Minister Edna Molewa gazettes the Biodiversity Management Plan for the African Lion
04 December 2015
The Minister of Environmental Affairs on Wednesday, 02 December 2015, published the Biodiversity Management Plan for the African Lion (Panthera Leo) in Government Gazette No. 39468 for implementation in terms of section 43(1)(b)(i) read with section 43(3) of the National Environmental Management: Biodiversity Ac 2004 (Act No. 10 of 2004), set out in the Schedule hereto.
This is the first national Biodiversity Management Plan compiled for lions in South Africa. The Plan has been developed in close consultation with an encompassing group of stakeholders since 2013. The Plan will be reviewed at five-year intervals to ensure it is appropriate for the circumstances at the time.
The gazetting of this Management Plan is in terms of the National Environmental Management: Biodiversity Act, 2004 and the National Norms and Standards for Biodiversity Management Plans for Species which were gazetted for implementation in 2009. In addition, the plan was developed in response to the Regional Strategy for Lions in East and Southern Africa in 2005 (IUCN SSC Cat Specialist Group 2006) to which South Africa contributed during the development phase. In line with the Regional Strategy, this Plan will be regarded as the national strategy for African Lions in South Africa.
This Biodiversity Management Plan allows for the implementation, monitoring and review of actions taken to conserve this species in the wild amidst a changing environment.
The main purpose of the proposed Plan is outlined in the vision for the South African lion population: Through the existence of stable, viable and ecologically functional populations of managed and wild lions, along with well-managed captive populations that have minimal negative conservation impacts, lions will provide key opportunities for biodiversity conservation, economic development, social benefits and improved management capacity.
The Plan makes a clear distinction between wild lions in national parks, managed wild lions in smaller reserves and captive lions.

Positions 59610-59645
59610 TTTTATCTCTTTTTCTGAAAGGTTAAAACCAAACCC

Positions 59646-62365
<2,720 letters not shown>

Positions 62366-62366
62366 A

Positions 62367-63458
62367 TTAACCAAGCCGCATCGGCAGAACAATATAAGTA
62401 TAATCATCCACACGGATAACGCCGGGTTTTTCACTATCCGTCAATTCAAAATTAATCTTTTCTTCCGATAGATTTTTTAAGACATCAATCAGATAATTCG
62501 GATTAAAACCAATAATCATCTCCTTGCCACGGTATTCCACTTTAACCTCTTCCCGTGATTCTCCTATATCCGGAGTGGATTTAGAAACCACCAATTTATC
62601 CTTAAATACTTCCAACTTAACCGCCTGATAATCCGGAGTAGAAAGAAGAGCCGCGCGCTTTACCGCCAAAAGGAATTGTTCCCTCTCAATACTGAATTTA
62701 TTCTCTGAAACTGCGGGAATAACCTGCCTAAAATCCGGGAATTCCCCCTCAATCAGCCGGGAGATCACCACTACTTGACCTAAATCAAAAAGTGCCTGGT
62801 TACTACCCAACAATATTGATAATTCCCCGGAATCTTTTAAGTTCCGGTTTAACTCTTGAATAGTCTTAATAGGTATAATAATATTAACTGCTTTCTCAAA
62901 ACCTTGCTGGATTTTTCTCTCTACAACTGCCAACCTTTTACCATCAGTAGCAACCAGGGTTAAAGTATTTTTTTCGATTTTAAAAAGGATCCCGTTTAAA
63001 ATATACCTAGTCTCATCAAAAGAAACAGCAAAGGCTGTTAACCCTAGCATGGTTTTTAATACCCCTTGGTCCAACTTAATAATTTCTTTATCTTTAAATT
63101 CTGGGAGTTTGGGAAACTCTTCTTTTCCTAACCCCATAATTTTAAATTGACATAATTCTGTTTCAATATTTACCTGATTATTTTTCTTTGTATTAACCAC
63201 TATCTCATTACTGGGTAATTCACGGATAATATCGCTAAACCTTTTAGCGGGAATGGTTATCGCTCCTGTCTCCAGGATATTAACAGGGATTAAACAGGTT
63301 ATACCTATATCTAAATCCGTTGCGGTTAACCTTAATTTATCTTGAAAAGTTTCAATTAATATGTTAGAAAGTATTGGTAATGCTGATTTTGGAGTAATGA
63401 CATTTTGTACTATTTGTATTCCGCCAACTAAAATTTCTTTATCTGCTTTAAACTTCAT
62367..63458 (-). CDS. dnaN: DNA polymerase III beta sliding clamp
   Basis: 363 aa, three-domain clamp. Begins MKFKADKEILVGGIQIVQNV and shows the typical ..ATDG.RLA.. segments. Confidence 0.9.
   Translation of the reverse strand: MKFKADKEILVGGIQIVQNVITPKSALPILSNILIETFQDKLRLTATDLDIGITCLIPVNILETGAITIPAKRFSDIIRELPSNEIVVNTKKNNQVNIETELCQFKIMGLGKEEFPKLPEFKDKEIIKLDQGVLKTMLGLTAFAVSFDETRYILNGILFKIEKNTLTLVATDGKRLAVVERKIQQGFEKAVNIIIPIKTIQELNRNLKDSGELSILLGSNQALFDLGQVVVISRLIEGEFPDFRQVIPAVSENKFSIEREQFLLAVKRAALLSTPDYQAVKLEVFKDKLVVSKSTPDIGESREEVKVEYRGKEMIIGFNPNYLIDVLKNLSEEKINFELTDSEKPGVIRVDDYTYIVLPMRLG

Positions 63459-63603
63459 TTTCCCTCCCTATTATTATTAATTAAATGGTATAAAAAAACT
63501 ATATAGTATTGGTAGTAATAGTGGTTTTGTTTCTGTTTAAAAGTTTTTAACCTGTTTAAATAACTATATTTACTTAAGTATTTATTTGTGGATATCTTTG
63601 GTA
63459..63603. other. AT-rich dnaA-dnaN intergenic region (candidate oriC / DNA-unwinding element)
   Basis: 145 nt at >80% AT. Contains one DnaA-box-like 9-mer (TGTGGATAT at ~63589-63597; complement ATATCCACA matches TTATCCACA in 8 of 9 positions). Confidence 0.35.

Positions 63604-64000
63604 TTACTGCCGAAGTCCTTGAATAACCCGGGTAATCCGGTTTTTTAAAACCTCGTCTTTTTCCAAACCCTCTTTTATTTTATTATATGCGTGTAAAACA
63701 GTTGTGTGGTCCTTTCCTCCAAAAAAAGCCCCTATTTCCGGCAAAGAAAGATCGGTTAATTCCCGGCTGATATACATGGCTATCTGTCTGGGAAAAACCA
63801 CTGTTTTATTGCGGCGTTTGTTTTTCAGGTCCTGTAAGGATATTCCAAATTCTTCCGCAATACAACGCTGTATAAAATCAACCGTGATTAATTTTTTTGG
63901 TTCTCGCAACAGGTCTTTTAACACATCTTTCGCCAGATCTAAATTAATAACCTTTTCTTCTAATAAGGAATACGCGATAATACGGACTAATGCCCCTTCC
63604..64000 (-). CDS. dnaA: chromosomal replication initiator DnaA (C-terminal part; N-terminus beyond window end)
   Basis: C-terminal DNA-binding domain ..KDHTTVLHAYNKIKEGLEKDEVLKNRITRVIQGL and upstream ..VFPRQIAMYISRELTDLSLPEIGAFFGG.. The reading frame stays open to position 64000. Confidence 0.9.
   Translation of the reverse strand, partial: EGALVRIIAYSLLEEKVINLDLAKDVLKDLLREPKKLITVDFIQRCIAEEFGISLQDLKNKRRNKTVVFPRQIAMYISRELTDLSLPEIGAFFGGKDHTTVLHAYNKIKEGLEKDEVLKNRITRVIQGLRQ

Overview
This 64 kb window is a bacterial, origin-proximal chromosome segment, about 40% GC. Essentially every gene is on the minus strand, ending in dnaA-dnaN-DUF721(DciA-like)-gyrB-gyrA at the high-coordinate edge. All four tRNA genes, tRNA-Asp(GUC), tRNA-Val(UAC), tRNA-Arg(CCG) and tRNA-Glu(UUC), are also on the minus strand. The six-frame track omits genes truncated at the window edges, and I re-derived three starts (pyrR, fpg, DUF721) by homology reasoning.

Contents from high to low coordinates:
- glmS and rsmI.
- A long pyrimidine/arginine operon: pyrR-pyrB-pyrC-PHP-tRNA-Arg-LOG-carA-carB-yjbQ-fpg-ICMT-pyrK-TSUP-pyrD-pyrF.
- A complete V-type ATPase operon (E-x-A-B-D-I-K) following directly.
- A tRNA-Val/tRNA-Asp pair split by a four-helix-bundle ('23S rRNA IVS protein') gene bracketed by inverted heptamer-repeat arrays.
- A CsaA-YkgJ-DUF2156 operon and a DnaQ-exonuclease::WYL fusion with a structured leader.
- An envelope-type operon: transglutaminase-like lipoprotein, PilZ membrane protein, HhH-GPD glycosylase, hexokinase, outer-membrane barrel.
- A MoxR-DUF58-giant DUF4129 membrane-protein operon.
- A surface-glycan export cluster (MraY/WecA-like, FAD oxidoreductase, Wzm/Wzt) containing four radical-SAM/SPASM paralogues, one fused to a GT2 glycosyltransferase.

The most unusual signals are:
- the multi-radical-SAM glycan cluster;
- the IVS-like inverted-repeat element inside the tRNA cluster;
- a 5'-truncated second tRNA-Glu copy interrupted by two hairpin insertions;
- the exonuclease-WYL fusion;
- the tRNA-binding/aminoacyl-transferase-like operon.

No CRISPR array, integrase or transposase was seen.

The key objectives of the BMP for lion include:
- Improving the conservation status of lions within a broader conservation context, considering the respective roles of wild, managed wild and captive populations
- Encouraging the development of opportunities for economic and social benefit from responsibly managed wild and captive lion populations
- Ensuring legislative alignment both provincially and nationally and improve capacity to implement legislation effectively
- Establishing a lion forum or working group
- Aligning this Biodiversity Management Plan with lion conservation plans in neighbouring countries and link with international working groups.
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The lion is listed as Vulnerable on the IUCN Red List. It is also listed as Vulnerable on the South Africa list of Threatened or Protected Species (ToPS) in terms of Section 56 (1) of the National Environmental Management Biodiversity Act, 2004 (Act No 10 of 2004). In addition, the lion is protected under Appendix II of the Convention on International Trade in Endangered Species of Wild Fauna and Flora (CITES).
In South Africa the lion may soon be listed as Least Concern due to population recovery and the large combined number of wild and managed wild lions.
While historic populations of lion remain in the Kruger National and Kgalagadi Transfrontier Parks, more than 2 300 wild lion are well protected in these and other large national parks and game reserves, with all populations either stable or increasing. There are approximately 6 000 captive lions in South Africa bred for a variety of economic purposes.
In South Africa, threats to lion are generally low despite habitat loss and land conversion, indiscriminate killing to protect life and livestock, prey base depletion, the bush meat trade and excessive sport hunting have contributed to a decline in the rest of Africa. In South Africa, risks of genetic impoverishment of managed wild lions are low and easily mitigated through robust management interventions, while the lion bone trade may shift from its current base in captive lions to the poaching of wild lions for body parts.
The intense controversy over the merits and ethics of the captive breeding and subsequent release for hunting of captive-bred lion – a legal activity – continues even though no negative effects of trophy hunting on wild lion populations in South Africa have been identified.